Quinn believes there are ways to get incrementally better each year—which every coach should believe, of course. He also believes that football players are not necessarily like the public or the sports media, in that losses don’t haunt players the way those in the outside world think they might. When I think about this, I think about Julio Jones, for instance. Great player. Also not a big football fan. When he goes home, he doesn’t relax by watching two college games on Saturdays. He just lives. So will there be a hangover? There could be; we’ll see. If I’m Atlanta, I like my opening month: at Chicago, Green Bay at home (to open the new $1.6-billion Mercedes-Benz Stadium), at Detroit, Buffalo at home, bye; and I like four of the last six at home.

Ryan thinks the balance between reflection on the loss and why it happened, and not obsessing over it, has been the right thing. Around the team, the players seem to have moved on.

“It happened, you deal with it, you learn from it and then you move on,” Ryan said. “I think we have the right group of guys to move forward, as opposed to keep looking back at what could have been. It might not be normal for people to think that. I think that everybody might think we keep hanging onto these things. We're not like that.

“What I’ve been more about, especially as I get along in my career, is finding a way to get 1 percent better. It's harder to do, the longer you play, to get those incremental improvements. But for me, it was going back to the same things. As the year goes on and you get hit, and you move more, you kind of get out of position a little bit with how you throw and your mechanics and getting your feet underneath you. And I think when you get back to work, I went out to California again and worked with [quarterback mechanics gurus] Adam Dedeaux and Tom House and just got back to the fundamentals. It's amazing that in all sports, regardless of what it is, however long you play, when you get the fundamentals correct and you get everything going from the ground up, how quickly you get back to your best form. And that was it for me, trying to get back to where I was and trying to get a little better. And sleep. One of the things that I have gotten more and more into, in all honesty, is getting enough sleep. I'm like a 9-to-6, super-early-to-bed guy now.”

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I told Ryan I recalled Jim Kelly, at training camp after Buffalo’s fourth Super Bowl loss, looking at me incredulously when I asked if he’d considered walking away from football because the pain of losing was so acute. Kelly said, basically, You’re kidding, right? I love this game. I couldn’t think of doing anything that’s a tenth as fun, even when you lose Super Bowls.

“That's the competitor's mindset, right?” Ryan said. “My thing is, what else would you rather be doing? This is a pretty good gig if you can get it.”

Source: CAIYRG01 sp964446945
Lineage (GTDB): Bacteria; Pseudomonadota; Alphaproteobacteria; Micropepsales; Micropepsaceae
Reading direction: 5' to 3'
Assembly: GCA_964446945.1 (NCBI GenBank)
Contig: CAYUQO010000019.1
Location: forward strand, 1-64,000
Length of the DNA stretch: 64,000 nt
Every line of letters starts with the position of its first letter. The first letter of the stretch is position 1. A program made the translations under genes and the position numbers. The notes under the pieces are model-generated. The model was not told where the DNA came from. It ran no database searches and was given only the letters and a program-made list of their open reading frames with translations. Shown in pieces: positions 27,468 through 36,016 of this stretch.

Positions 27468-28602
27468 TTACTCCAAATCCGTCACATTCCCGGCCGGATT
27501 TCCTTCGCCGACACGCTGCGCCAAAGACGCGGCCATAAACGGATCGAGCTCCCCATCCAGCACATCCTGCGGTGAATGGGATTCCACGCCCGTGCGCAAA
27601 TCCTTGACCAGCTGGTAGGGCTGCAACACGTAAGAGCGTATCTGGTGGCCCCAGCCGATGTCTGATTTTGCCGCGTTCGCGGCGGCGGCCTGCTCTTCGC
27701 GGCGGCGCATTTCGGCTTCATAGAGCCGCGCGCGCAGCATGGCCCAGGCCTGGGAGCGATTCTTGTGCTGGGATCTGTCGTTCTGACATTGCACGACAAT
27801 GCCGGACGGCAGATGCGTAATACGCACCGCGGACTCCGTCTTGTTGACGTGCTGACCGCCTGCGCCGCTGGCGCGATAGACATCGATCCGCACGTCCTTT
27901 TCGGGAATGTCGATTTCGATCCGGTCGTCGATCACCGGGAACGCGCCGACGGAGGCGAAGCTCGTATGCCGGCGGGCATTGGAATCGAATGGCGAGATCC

Joe Thomas (left) has seen unprecedented roster turnover during his 11-year career with the Browns.
Nick Cammett/Diamond Images/Getty Images

Before we get to the stats of the week, let me preface by saying I have come to (semi-) praise the Browns, not bury them. That is because of the man at the top, Jimmy Haslam, who along with co-owner and wife, Dee Haslam, has practiced patience through some more lean times in the past year and a half. I mean, they haven’t fired a major player in the football hierarchy for a whole 20 months, and reports are that coach Hue Jackson and football architects Sashi Brown, Andrew Berry and MLB alum Paul DePodesta are getting along pretty well in making the football calls.

Jenny Vrentas and I met with Jimmy and Dee Haslam in Cleveland in August, and I asked them what was the most important lesson they’d learned. Dee Haslam brought up something she’d heard the COO of Facebook, Sheryl Sandberg, say: “Hire for where you want to be, not for where you are.”

Jimmy Haslam said about the challenges of the NFL versus the truck stop business: “It’s a lot harder than you think. Having been in business and having done at least okay there, to come into the NFL and think that’s necessarily going to transfer to running a pro sports franchise, it doesn’t work that way. The important thing is to get the right people in place, and … leave them there for a long time. And, in this league, you gotta have a quarterback.

“The group is working very well together. We have very healthy debate. If you and I went to dinner, I would predict we would have a lot of good and vigorous debate on subjects, which is good. If we agree on everything, there’s something wrong. We’ve put together a diverse group of skill sets—smart, work hard, bring a lot to the organization. This year, I don’t think we’ll be 15-1, but we’ll be better. We spend time talking about small victories.”